It is always nice to have an “in” — a person or connection that gets you special inside advice, treatment, or information. To be somewhere and realize that you know the person in charge. You can just walk up, say “hello”, and all of a sudden, you’re “in”.
My wife has a cousin that used to work at Disney World. While he was there, he was able to get us in as part of an employee benefit program that they had. Initially, he would be given so many “special” passes for a year and he could use them however he wanted. These were great! They weren’t the normal “one day” passes available at the gate. These got you in everywhere. Nowadays you can buy “park-hopper” options, but back then this was the only way to visit all of the parks on a single day pass. Later, they did away with that system and he was allowed so many “guests” during a years time. We would arrange to meet him at the entrance to one of the parks and then he could take us through a special line where he would swipe his ID, and state that we were with him — his guests. Once we were identified as his guests, we received passes that once again allowed us to roam the parks as only someone who was “in” could do. Wow! What privilege to know someone on the inside. We’ve been back a couple of times since he quit working there and it’s not quite the same.
Sometimes it is the special privileges that come with knowing the right person that makes us feel glad we are “in”. Other times it has more to do with being reassured because of the knowledge that another person has. This time of year reminds me that I have never liked “haunted houses”, “houses of horror”, or any such “entertainment”. I do remember going to one that wasn’t really that bad, though. I was in junior high or high school and my older cousins were going back to one that they had really liked. They talked me into going with them because they had enjoyed it so much the night before. The thing that made it tolerable for me was that the people I was with could not quit talking. They knew what was coming up and would blurt it out before it happened. They would explain the little tricks that would be played on your senses and how they weren’t fooled by them. Most of the time, it is the surprise, the unexpected, that brings out the reaction of fear. When I knew what was coming and how it was being done, it was more funny than fearful. With that in mind, it is critical that we read and understand how John introduces the book of Revelation if expect to get through it without fear being our overriding response.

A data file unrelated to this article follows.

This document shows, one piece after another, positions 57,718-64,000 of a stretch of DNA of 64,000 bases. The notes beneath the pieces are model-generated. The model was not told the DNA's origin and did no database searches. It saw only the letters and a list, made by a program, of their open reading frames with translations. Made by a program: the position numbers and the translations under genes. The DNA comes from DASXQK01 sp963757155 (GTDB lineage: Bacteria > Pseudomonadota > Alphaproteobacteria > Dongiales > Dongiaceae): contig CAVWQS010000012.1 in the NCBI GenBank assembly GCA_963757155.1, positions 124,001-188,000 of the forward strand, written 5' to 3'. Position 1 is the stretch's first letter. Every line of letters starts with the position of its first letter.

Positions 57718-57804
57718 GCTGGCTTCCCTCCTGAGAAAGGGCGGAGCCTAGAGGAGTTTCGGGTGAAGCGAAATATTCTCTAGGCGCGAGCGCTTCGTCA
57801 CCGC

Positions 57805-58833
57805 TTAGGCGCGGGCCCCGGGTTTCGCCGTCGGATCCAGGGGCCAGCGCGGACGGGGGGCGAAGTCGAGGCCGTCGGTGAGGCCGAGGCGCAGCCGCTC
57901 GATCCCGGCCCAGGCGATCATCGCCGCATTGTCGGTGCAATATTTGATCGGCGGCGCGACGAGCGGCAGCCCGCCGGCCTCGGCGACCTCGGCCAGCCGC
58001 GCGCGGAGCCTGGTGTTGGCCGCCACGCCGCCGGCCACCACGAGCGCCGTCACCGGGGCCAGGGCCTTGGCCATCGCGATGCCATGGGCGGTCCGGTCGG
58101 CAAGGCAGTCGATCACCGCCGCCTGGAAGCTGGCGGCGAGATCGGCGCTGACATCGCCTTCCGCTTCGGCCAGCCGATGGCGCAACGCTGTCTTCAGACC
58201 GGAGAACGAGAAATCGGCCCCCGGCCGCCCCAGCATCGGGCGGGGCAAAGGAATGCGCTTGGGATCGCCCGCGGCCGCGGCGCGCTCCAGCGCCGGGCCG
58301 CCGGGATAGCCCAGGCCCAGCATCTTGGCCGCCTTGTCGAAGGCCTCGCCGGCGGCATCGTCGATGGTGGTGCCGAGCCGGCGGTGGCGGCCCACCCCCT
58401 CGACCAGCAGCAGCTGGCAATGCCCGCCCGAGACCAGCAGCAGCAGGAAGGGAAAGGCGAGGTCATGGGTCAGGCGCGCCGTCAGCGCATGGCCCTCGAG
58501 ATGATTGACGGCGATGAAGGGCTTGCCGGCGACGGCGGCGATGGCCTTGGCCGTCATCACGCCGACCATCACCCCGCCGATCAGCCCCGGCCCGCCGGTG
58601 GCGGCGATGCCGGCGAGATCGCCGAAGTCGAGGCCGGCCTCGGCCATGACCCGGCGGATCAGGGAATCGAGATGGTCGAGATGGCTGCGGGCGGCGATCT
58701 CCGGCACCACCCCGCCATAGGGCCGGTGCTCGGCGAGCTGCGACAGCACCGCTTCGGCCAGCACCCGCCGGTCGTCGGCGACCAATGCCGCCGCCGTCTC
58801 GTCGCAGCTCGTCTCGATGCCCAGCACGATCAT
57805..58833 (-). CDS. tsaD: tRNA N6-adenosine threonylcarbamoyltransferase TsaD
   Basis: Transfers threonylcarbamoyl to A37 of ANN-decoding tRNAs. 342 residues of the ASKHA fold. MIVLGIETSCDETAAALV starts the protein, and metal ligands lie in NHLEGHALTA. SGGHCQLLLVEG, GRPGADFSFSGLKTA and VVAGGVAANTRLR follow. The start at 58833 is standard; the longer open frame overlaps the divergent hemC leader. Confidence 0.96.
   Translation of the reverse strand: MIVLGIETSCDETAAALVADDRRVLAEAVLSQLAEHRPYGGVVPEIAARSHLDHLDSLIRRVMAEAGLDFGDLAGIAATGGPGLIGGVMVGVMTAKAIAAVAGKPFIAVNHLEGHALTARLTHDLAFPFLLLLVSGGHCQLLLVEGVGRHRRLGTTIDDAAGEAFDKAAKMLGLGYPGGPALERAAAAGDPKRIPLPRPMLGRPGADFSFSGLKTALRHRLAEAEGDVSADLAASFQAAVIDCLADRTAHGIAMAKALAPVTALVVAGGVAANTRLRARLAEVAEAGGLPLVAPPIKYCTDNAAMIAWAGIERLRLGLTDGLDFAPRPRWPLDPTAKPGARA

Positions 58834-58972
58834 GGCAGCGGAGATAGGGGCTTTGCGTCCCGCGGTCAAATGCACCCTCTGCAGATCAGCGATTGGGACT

John writes this in Revelation 1:4-8,
To the seven churches in the province of Asia:
Grace and peace to you from him who is, and who was, and who is to come, and from the seven spirits before his throne, and from Jesus Christ, who is the faithful witness, the firstborn from the dead, and the ruler of the kings of the earth.
To him who loves us and has freed us from our sins by his blood, and has made us to be a kingdom and priests to serve his God and Father — to him be glory and power for ever and ever! Amen
“Look, he is coming with the clouds,”
and “every eye will see him,
even those who pierced him”;
and all peoples on earth “will mourn because of him.”
So shall it be! Amen.
“I am the Alpha and the Omega,” says the Lord God, “who is and who was, and who is to come, the Almighty.”
John takes the time to introduce the real author of Revelation — not only by name, but by character. John states that this message that he appears to be writing is really the message of He who is this “faithful witness”. One that is not simply faithful, and not simply a witness, but one who is both faithful and a witness. Faithful witness to what? I think we are given that answer in the context of the middle of verse 4 and in verse 8 — a faithful witness to what is, what was, and what is to come.
Does this “haunted house” called life scare you? Perhaps something that you are facing right now has you so frightened that you can’t even think straight. Or it is something from your past — a fear that haunts you as you wonder when it will catch up with you. Maybe you are afraid of the future. The unknown of what is ahead. The uncertainty of life, family, job, relationships, and so many other details out of your control. You hear reports that sound bad. The evening news has nothing that encourages you. The economic forecasts have you in despair. It is so easy to be frightened by what we don’t know and what we don’t understand because we recognize we have no control in those areas — and we don’t know who does.
The book of Revelation can be similar to that, especially if you skip the first chapter. We think, “Ah, it’s just the introduction. Let’s skip ahead to the “good stuff”. You know, the part with all the excitement and action.” And so, many people get into Revelation and the story that is told fills them with dread and fear. They wonder, “Who is this about?” “What does that mean?” “When will this happen?” Question after question, trying to reassure themselves that somehow this makes sense and will work out. It does! The author, the faithful witness, Jesus Christ says, “Blessed is the one who read the words of this prophecy, and blessed are those who hear it”. When you are filled with fear while reading words that the author says, “How very happy is the person reading this”, I would have to say you are not reading it as the author intended.
Jesus is the author of the book. The subject of the book. The faithful witness to what was, what is, and what is to come. As I read Revelation, I am constantly reminded, “It’s okay, I know the author! He is the faithful witness and He has me covered.” May you be encouraged by knowing Jesus, the faithful witness, longs for “none to perish but all to come to repentance”. I pray that you know the author and that he fills you with hope as He is the faithful witness to what was, what is, and what is to come in your life.